2.1 The methanolysis reaction

This reaction is performed by contacting the extractive-free cork powder with a solution of a strong base, such as NaOH or NaOCH 3 in methanol, at a pH > 10 under reflux or at a temperature of 50-80°C for a few hours, for example between 1 and 5 hours, till the depolymerisation reaction is completed.

In a preferred embodiment, the strong base comprises a methoxide group. The use of a base comprising methoxide as the catalyst, such as sodium methoxide or potassium methoxide, for the methanolysis reaction is advantageous compared to other strong bases like alkali hydroxides, such as KOH or NaOH, due to the fact that the depolymerisation reaction is more selective towards the suberin polyester. This means that the methanolysate mixture recovered has less contaminant materials from other cork cell wall constituents, like lignin or other polyaromatics . In general, the base methoxide-catalysed reaction simplifies the ensuing isolation and purification of suberin acids methyl esters. Methanolysis is also preferred over other alcoholysis reactions, like ethanolysis, due to kinetic reasons: the methanolysis reaction proceeds at a higher rate and the total depolymerisation of the suberin polyester can be achieved more quickly.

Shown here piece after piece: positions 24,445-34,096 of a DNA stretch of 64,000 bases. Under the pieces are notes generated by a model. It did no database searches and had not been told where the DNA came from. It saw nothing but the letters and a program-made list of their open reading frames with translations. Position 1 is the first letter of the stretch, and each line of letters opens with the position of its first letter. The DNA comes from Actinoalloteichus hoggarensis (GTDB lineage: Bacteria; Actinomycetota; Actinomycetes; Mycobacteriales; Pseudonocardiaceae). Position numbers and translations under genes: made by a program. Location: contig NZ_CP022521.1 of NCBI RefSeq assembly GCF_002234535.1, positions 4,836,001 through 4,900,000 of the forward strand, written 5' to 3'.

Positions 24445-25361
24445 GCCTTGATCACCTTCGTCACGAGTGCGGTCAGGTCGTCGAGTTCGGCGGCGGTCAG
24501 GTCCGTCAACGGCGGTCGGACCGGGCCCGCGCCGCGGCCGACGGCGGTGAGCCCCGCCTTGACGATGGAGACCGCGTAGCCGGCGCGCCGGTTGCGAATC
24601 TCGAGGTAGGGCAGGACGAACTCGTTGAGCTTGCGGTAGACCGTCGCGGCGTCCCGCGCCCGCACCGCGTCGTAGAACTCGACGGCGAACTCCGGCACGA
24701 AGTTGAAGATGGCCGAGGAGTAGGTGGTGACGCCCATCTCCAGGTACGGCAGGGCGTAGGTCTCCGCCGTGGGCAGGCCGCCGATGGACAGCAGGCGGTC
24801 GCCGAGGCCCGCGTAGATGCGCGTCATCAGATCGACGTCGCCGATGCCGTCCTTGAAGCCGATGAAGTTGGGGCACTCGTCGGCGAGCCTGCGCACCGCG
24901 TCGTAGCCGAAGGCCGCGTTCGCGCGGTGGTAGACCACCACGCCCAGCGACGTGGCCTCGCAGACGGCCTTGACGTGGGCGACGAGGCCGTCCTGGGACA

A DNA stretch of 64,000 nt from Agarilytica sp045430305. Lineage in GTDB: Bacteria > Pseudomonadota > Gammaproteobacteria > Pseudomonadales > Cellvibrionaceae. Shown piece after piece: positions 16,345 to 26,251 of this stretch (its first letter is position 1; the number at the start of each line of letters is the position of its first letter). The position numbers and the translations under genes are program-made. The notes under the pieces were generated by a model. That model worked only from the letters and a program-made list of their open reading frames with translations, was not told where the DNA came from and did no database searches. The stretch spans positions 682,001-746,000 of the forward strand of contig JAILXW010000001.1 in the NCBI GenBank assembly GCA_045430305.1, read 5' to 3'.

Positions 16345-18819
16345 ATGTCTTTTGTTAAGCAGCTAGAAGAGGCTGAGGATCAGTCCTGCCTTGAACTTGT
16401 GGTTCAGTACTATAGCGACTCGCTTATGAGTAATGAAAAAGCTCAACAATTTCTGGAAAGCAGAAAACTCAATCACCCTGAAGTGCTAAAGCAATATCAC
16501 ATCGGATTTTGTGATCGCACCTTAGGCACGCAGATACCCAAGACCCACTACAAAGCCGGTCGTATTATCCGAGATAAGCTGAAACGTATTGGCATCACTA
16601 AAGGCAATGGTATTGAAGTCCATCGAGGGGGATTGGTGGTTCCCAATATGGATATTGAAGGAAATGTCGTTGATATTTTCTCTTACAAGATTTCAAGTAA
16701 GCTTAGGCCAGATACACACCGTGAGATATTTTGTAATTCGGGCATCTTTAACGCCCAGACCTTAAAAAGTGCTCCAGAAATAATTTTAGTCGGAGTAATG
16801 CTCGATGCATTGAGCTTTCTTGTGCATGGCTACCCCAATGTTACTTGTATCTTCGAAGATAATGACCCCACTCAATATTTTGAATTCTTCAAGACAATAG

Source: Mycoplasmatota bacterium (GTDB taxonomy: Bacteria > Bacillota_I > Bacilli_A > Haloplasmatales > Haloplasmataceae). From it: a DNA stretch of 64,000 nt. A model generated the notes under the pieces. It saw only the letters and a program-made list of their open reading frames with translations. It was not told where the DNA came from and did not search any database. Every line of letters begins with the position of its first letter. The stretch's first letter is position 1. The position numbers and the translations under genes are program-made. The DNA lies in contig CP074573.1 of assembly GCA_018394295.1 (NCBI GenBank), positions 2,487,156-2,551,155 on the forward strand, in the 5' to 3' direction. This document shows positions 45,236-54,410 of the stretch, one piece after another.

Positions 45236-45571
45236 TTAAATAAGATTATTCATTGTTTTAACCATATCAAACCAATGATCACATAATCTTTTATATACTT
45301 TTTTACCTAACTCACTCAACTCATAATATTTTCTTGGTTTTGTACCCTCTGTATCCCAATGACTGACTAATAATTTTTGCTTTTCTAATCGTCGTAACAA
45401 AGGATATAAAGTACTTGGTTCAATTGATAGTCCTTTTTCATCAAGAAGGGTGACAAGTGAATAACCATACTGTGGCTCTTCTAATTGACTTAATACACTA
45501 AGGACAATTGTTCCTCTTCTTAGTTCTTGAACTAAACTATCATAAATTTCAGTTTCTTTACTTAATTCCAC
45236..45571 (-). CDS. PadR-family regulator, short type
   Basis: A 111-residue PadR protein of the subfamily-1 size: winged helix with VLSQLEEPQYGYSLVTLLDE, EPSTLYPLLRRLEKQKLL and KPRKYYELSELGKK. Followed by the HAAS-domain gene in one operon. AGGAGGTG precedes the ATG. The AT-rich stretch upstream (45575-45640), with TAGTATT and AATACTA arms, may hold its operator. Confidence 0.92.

The methanolysate solution is filtered to remove the non reacted cork powder residue and further acidified with a strong acid in an alcohol solution (ex. methanol), down to a pH value ≤6. Completeness of the suberin polyester depolymerisation can be assessed by infrared analysis of the residue, in which case the absorption band at ca. 1740 cm -1 resulting from the ester carbonyl group, is absent.

2.2. The alkaline hydrolysis reaction